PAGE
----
To report unusual hummingbird sightings in Georgia, visit Georgia Hummers or call 770-784-1636.
A spoonful of sugar not only helps the medicine go down, it also draws hummingbirds all the way from California.
Although hummingbirds typically get their food from the nectar of flowers and small insects, they have also been known to get a quick snack from bird feeders. Typically, such feeders contain a simple, sugar-water solution.
"I usually take my bird feeders down in the winter, but I took a class at Elachee (Nature Science) Center and they said to leave the feeders up because there are some winter hummingbirds that may stop by," said Carole Gohman, a South Hall resident.
"I decided to give it a try, but I didn't expect much. I freshened things up and low and behold in the middle of December, there was this little hummingbird."
In an effort to identify the bird, Gohman contacted Elachee staff, who suggested she contact Rusty Trump, president of the Georgia Hummer Study Group.
After capturing the bird briefly to band it, Trump — who holds a state and federal banding license — was able to identify the animal as an Allen's Hummingbird.
"As soon as the word got out, I had birders from all over setting up shop in my yard. People have come as far away as Tennessee," Gohman said.
"They come as early as daybreak. At one point, we had six people setting up their equipment to get pictures. They had really high-tech stuff. I was totally surprised by the interest."
Sure the bird's apple-green spotted plumage is pretty to look at, but why all of the attention?
Well according to the National Audobon Society, there are only around 530,000 of them worldwide and they have one of the "smallest breeding ranges of all U.S. hummingbirds." Typically, the birds spend the warmer months breeding along the Pacific Coast before heading to Mexico for the winter.
Gohman's bird is one of only 10 Allen's to be spotted in the entire state.
"It's been around five years since one has been spotted in Georgia; this is the first one spotted in Hall County," Trump said.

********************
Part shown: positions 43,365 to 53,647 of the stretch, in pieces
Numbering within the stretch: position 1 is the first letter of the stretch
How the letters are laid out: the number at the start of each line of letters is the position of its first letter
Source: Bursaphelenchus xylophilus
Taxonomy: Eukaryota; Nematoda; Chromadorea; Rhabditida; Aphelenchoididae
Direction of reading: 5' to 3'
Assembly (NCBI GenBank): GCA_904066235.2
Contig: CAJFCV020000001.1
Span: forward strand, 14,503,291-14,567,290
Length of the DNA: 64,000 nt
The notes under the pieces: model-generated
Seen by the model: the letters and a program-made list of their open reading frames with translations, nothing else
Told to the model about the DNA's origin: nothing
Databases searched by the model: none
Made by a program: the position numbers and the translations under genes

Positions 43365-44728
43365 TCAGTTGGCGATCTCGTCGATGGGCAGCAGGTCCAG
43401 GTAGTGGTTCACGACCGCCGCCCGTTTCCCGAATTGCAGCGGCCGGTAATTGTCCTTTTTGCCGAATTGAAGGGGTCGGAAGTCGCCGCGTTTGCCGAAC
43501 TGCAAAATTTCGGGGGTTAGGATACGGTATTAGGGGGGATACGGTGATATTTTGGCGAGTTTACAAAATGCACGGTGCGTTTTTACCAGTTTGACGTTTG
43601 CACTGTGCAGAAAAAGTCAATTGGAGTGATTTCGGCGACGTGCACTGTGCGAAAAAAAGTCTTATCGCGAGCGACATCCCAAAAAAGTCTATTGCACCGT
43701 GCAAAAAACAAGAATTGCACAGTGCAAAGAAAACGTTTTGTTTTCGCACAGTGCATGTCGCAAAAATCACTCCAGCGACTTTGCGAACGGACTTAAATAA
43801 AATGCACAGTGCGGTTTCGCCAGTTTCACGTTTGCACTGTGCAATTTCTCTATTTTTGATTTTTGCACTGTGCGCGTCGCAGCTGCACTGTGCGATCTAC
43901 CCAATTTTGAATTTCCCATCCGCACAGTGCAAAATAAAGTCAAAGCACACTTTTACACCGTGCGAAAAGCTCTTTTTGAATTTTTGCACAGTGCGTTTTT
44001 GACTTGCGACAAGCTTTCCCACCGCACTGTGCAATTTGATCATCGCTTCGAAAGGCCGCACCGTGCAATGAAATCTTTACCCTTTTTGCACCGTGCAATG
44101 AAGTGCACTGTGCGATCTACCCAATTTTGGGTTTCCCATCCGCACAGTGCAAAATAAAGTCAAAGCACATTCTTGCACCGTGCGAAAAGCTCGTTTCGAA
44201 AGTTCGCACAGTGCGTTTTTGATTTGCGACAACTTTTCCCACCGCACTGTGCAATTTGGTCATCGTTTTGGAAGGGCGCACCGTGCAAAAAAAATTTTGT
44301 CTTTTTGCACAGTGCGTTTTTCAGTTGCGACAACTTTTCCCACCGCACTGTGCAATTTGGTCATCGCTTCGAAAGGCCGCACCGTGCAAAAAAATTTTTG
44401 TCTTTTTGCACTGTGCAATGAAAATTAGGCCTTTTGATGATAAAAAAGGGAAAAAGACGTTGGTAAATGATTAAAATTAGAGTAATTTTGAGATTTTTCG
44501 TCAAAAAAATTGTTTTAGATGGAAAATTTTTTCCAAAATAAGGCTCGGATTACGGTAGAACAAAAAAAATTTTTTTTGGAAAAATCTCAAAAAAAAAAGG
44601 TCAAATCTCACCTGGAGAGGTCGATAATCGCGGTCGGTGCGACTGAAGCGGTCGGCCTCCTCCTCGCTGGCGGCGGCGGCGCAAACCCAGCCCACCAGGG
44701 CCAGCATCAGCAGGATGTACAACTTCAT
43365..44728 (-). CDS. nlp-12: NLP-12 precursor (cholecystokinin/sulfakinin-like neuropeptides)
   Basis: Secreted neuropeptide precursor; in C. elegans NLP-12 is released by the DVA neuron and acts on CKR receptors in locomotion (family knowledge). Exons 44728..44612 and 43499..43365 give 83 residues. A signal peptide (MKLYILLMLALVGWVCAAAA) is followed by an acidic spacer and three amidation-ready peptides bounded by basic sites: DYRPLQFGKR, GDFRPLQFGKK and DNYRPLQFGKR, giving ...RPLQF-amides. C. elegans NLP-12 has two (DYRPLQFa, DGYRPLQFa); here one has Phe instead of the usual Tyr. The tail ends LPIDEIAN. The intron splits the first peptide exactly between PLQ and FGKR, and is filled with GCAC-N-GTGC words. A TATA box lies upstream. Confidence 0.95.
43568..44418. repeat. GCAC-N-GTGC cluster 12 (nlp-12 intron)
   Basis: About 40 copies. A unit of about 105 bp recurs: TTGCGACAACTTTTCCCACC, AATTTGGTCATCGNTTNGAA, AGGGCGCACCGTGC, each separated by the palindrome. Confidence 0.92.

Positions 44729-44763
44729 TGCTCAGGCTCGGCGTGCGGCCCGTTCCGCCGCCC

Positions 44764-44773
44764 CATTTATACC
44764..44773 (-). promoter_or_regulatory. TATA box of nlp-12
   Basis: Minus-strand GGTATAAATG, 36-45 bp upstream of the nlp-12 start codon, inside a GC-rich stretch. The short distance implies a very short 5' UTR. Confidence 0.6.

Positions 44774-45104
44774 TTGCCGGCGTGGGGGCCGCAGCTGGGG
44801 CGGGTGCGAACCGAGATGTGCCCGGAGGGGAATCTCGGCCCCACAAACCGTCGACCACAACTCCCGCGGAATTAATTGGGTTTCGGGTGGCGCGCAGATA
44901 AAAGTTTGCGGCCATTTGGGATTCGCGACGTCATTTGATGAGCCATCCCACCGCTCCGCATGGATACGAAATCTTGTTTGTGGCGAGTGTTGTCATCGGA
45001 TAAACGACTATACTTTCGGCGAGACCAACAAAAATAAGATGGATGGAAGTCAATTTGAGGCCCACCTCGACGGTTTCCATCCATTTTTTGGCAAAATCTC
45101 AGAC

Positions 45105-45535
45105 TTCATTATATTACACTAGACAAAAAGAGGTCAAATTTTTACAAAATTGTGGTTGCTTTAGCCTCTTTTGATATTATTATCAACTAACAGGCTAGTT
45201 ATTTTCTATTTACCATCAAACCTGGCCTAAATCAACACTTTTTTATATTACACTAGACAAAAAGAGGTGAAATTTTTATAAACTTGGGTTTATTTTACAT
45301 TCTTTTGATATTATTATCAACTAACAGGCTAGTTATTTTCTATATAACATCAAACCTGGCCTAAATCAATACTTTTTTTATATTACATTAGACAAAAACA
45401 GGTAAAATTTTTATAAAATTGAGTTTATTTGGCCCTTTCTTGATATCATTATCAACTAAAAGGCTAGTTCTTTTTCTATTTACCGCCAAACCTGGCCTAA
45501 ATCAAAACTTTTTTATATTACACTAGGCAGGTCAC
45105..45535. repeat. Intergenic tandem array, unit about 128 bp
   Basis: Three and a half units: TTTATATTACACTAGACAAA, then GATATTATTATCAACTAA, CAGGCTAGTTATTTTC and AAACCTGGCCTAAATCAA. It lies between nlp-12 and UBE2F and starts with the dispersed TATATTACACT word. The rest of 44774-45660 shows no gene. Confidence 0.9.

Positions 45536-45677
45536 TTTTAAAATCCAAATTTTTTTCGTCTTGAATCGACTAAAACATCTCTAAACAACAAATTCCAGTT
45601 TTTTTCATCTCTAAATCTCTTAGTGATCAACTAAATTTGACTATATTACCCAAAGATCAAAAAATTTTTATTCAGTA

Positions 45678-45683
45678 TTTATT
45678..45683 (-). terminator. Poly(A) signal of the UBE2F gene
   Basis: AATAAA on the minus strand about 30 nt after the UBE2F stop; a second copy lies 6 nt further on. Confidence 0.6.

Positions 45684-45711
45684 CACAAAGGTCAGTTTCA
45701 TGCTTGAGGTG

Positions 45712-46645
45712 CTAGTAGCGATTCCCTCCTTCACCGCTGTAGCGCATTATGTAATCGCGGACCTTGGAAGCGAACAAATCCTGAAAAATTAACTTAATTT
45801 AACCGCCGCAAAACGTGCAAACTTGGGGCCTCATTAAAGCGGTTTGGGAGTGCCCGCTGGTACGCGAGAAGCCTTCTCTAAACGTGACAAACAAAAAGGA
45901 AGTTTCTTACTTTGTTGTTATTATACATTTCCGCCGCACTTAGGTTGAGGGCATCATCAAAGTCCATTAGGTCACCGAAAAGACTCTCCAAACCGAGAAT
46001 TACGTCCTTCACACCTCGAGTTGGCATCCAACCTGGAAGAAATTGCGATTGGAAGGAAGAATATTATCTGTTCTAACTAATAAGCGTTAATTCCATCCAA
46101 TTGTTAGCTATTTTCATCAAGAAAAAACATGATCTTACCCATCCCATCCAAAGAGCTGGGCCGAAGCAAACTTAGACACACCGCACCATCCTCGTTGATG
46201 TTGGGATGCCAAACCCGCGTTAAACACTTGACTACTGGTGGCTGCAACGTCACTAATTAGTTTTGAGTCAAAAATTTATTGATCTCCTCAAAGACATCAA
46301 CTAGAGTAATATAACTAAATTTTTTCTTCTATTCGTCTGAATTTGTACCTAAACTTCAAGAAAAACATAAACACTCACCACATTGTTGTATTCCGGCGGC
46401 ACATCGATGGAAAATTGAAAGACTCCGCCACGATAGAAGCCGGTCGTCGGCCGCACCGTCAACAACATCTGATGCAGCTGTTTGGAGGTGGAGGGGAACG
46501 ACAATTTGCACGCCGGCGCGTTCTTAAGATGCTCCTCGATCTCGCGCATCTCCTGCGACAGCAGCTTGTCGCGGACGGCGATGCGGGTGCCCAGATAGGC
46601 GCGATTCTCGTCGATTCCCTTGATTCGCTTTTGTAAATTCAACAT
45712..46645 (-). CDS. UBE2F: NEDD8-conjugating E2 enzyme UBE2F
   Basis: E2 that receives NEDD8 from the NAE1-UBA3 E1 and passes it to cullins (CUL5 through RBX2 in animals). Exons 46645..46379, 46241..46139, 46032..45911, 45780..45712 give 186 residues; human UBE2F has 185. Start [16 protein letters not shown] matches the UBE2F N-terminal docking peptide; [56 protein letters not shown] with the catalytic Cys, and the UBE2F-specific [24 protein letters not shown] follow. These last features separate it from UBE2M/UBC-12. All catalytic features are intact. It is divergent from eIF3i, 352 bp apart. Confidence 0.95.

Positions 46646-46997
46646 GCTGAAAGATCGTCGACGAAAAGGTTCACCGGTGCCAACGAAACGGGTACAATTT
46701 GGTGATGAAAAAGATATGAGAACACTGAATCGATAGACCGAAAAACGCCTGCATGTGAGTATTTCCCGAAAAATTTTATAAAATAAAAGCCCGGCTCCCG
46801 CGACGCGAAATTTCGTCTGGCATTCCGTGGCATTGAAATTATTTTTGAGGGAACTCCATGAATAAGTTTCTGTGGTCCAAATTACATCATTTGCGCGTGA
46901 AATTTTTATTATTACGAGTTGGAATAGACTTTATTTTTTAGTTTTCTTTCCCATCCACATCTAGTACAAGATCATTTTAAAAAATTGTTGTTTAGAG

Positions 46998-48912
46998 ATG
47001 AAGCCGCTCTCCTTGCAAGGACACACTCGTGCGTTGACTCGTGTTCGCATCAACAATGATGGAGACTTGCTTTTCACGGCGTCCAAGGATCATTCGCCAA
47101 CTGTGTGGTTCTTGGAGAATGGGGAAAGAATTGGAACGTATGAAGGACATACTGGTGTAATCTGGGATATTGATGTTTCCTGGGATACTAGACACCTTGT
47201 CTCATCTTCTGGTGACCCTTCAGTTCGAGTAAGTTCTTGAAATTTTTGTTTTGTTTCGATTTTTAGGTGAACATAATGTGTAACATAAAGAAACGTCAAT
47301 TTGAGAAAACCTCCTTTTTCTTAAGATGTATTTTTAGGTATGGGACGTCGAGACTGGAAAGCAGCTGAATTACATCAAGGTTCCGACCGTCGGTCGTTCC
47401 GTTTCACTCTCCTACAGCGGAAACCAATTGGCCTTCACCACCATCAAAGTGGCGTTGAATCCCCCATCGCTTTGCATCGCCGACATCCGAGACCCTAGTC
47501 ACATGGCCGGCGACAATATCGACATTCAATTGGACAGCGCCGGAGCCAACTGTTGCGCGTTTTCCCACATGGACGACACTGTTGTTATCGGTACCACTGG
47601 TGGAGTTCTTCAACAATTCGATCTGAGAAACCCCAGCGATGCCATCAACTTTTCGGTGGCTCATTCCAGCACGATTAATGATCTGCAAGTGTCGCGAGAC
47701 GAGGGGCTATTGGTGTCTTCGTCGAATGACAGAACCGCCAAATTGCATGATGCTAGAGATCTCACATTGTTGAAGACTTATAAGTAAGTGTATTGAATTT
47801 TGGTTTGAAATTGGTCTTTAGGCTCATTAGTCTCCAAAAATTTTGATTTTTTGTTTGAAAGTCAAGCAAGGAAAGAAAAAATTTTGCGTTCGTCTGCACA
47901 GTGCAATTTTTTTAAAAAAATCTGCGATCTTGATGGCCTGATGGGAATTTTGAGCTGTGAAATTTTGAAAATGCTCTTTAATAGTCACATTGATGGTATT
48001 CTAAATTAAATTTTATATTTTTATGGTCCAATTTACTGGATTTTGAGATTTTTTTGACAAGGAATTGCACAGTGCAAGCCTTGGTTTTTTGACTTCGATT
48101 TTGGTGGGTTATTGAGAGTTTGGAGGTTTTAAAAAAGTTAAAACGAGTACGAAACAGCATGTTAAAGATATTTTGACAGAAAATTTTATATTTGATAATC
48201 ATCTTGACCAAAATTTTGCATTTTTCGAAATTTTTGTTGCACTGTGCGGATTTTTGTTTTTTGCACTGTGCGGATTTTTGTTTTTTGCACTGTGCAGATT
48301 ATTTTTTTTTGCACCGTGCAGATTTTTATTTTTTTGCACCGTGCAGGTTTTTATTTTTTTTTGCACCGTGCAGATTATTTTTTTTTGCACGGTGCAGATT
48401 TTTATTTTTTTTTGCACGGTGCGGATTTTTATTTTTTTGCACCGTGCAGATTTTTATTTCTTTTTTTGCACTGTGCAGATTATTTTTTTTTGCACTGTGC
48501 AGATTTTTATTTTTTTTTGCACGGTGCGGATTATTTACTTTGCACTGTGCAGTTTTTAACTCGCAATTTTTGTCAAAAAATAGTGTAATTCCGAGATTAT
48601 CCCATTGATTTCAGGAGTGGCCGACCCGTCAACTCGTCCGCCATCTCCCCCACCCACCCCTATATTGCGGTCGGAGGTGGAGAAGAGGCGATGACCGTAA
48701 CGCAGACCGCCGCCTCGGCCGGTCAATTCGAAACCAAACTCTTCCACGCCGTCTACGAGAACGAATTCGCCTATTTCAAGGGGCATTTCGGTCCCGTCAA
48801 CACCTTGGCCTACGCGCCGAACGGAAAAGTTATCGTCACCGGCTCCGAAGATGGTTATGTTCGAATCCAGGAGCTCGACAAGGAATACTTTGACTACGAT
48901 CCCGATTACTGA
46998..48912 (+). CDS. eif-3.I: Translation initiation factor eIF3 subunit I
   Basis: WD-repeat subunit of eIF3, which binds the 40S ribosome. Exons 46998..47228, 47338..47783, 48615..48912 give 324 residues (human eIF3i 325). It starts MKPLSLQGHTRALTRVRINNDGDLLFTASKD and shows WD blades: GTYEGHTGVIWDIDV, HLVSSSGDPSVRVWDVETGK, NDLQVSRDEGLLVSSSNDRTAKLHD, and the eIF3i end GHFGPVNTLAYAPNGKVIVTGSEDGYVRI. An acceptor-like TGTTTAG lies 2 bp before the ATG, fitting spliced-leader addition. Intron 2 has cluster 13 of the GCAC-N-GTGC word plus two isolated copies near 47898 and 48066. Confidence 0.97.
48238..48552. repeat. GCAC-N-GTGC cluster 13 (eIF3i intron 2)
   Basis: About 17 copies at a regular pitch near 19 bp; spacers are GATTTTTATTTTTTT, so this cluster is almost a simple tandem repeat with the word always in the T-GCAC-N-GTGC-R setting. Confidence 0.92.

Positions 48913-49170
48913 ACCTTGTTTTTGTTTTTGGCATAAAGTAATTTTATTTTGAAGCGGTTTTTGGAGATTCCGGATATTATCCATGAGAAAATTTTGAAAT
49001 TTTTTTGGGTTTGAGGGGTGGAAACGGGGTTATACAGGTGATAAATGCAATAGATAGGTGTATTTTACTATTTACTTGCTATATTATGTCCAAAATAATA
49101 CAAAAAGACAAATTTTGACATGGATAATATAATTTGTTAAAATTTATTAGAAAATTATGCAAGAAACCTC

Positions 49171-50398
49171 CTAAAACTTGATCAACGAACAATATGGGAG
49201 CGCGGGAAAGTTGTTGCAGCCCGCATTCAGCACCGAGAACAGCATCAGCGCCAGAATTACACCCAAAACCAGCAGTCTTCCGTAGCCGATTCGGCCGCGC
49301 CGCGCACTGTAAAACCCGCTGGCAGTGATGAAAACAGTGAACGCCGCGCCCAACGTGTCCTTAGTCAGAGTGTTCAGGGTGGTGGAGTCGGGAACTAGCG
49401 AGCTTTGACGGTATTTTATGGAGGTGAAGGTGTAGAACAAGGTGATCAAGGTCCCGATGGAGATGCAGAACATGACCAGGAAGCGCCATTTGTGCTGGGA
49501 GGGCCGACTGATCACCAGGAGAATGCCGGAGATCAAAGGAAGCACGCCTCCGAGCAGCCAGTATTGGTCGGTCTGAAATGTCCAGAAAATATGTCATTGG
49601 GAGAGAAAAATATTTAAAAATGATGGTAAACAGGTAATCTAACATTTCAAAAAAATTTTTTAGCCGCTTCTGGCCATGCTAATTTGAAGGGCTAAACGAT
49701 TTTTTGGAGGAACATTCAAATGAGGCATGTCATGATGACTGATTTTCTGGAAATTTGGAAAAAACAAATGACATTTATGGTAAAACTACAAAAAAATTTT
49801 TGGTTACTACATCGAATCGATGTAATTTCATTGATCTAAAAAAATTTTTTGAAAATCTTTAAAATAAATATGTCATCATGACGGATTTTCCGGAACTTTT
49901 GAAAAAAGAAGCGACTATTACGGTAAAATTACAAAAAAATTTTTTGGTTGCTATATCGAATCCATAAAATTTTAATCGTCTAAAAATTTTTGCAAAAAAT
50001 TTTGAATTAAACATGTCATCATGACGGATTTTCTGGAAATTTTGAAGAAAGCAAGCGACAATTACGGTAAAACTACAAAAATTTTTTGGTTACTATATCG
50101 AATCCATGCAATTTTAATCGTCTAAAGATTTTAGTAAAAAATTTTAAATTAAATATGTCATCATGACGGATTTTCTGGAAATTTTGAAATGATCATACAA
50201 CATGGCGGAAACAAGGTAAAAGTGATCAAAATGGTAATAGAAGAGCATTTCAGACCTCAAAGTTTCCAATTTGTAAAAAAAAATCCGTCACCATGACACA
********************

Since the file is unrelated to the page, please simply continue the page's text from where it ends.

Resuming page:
"Since they typically winter in Mexico, the further east they go, the more rare that sighting is."
The million dollar question on many people's minds is how did the hummingbird end up here?
"I think some of the birds are testing their range," Trump said.
"In situations like this one, some of the birds could truly be lost, but others could be testing out the area to see if they find an area to be suitable (to their needs). If they find the area to be suitable, they could come back."
By banding the birds with a unique identifying bracelet, experts are better able to study their behavior.
"Putting a unique marker on an individual bird helps us learn about its whereabouts, among other things. If someone in another area spots it, then that helps us learn its travel patterns," Trump said.
"We can also learn things like how long they live in the wild. For instance, we think this bird is at least 2 years old. If someone spots it in five years, then we know it's at least 7 years old."
Banding the birds also can help change existing thoughts about animal behavior. For instance, experts have changed their tunes about the travel patterns of the Rufous Hummingbird.
"Atlanta has now been added to the edge of their normal wintering grounds. There are more than 100 Rufous sightings every year in Georgia. All of them can't be lost," Trump said.
"They are intentionally coming here."
The fact that the Allen's have gotten so far off of their "normal" travel pattern is nothing short of amazing, Trump says, as is their ability to locate their usual wintering habitat.
"They don't travel in flocks, so how does a bird that's never been to its wintering grounds know where to go," Trump questions.
To answer that and other questions, Trump says it's important for people to contact groups such as his when they have unusual bird sightings.
"It's important for us to band these birds so that we can learn more about them," Trump said.
"When we (sight) a bird that's been banded somewhere else, that's when we can begin to track their movement."